I’m sure you saw someone’s face in your mind when you read this blog title. I do. At one time it was my own face and I wanted those around me to know how to care for me. Whoever’s face you pictured the fact is there is a time between the start of the pain, crisis, or grief and the time the healing, answer, or comfort arrives. We call this time of waiting the “in-between” time and the “now vs. the not yet” time.
For those of us who are followers of Jesus, Christians, this includes waiting on God. Waiting for a response, a breakthrough, or answers from God is a fact of life.
The waiting time often looks like:
- The time of life between when the crisis starts and when the restoration or healing comes.
- The space between the awareness of crisis and the new normal.
- When you are between your old comfort zone and any possible new answer.
Two stories from Scripture are in the book of Mark.
- One story is when the disciples got into the boat because Jesus said, “Let us go to the other side,” but then he disappeared and a storm came (Mark 4:35–41).
- Another story is when a man with a sick daughter was waiting to get to Jesus and pressing through the crowd just inches away from him (Mark 5:21–43).
So the question is not if we will wait, but how we will wait. There are two main ways we can wait, one of which is supported in the Word of God.
- Wait passively: This looks like wishing something good will happen. This person might say things like, “We’ll see. There’s not much I can do but wait.”
- Wait expectantly: This looks like expecting something good will happen. This person may say things like, “I know God is working and I am hopeful that my participation with God is keeping me close to Him.”
- We see Paul and Silas demonstrating this in Acts 16:25–26 (NASB): “Now about midnight Paul and Silas were praying and singing hymns of praise to God, and the prisoners were listening to them; and suddenly there was a great earthquake, so that the foundations of the prison were shaken; and immediately all the doors were opened, and everyone’s chains were unfastened.”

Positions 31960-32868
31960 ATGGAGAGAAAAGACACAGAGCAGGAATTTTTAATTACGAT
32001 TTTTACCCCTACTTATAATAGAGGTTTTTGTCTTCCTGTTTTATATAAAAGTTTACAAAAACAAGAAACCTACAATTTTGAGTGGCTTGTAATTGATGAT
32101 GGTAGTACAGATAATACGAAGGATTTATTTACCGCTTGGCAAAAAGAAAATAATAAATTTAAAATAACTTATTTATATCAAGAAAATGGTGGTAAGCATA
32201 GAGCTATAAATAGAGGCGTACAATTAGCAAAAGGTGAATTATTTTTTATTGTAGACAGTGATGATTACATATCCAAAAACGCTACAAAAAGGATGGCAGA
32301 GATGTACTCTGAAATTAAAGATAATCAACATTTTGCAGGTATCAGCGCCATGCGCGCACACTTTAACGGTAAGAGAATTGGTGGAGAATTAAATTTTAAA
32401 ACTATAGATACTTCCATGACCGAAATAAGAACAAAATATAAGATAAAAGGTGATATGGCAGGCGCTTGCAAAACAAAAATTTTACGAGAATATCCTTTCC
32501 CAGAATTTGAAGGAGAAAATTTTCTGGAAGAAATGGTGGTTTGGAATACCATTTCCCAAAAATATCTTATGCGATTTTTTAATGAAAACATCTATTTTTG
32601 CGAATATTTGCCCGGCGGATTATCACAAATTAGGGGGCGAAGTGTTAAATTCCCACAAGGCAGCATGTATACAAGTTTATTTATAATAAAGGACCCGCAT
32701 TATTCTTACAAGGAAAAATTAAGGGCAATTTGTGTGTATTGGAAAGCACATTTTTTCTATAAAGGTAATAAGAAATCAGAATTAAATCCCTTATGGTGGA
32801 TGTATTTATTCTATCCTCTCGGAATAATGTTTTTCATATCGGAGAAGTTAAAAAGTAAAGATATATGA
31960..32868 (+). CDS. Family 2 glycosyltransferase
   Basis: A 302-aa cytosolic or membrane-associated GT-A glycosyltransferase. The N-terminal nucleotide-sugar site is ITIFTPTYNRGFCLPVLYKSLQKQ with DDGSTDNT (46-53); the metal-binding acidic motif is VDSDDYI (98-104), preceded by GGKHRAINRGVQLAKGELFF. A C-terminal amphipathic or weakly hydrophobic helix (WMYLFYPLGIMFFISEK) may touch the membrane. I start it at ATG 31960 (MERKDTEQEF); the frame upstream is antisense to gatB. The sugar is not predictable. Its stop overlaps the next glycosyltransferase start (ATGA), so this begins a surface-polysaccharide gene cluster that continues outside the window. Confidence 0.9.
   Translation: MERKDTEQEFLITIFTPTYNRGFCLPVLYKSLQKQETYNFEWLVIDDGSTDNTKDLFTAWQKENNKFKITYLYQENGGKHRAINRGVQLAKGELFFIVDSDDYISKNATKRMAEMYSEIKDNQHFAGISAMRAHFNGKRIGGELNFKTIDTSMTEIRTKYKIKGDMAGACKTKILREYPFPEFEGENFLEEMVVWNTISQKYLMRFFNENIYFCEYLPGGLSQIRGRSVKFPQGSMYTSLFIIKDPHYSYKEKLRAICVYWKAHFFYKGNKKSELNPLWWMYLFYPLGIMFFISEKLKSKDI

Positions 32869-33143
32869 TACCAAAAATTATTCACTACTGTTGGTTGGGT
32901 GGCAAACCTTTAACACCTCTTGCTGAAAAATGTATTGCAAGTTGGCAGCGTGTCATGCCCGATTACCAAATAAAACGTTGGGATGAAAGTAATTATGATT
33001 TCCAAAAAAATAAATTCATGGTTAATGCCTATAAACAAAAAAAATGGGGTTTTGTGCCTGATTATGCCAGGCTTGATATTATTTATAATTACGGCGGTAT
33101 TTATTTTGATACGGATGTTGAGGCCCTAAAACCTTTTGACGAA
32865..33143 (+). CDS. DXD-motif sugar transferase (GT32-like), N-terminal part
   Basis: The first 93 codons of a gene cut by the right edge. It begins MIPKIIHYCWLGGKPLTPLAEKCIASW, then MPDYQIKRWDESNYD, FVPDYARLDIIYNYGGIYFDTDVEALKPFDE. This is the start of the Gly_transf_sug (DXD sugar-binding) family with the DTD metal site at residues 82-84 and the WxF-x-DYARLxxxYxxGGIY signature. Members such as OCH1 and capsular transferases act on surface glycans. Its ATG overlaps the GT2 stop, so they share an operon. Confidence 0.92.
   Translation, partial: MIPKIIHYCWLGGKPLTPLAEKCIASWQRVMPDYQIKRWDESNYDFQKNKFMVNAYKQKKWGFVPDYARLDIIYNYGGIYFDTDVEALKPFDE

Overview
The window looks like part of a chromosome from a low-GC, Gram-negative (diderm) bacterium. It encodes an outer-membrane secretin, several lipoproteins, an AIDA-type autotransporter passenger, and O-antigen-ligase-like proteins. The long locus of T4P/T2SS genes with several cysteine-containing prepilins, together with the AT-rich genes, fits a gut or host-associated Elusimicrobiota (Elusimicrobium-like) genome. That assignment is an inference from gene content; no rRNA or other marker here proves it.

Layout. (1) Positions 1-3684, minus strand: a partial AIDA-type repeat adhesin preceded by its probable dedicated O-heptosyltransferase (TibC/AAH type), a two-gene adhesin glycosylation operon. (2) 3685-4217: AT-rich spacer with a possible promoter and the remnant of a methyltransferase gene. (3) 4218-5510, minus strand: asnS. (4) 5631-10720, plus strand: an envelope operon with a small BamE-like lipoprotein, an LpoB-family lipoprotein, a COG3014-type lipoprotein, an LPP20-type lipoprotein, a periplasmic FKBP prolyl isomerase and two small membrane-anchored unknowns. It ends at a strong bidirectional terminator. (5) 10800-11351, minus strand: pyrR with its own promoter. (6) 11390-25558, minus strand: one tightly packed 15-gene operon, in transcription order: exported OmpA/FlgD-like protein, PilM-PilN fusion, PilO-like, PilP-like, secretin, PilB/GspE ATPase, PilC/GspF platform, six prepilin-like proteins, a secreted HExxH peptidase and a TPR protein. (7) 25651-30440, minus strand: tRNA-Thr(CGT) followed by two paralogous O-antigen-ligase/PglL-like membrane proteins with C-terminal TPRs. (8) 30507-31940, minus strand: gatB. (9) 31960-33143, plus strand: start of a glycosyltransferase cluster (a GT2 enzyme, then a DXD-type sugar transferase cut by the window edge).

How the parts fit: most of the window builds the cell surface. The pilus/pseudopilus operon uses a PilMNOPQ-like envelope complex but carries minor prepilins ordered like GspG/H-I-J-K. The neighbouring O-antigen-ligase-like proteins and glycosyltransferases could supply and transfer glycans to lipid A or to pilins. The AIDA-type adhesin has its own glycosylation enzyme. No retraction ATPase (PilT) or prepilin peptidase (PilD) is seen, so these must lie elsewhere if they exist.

Everyone will have an in-between time. Experiencing pain, crisis, or grief includes a time when things are unclear, when the only thing clear is that we are not where we were, but we’re not where we want to be either. There is strength required in this time of waiting as you learn and train others too. This is called “training in waiting.”
Your role as You Wait with Others:
You may want to help the person out of the in-between time rather than helping them be with God within the mystery. This desire to resolve the tension is a natural and human way to establish control in a very uncontrollable time. However, this is not your role.
With one exception: If the person is in a physical state of crisis and is not safe, then you will help them get safe physically when that form of control is needed.
Your role outside of this exception is leading them into participation with God. The in-between or “now vs. not yet” time highlights places where we feel out of control. We think the opposite of control is out of control, but really in our relationship with God, the opposite of control is participation.
To lead someone somewhere, means we need to know the way. Do you have a relationship with God, your Father, and have you gotten to know Jesus and the Holy Spirit?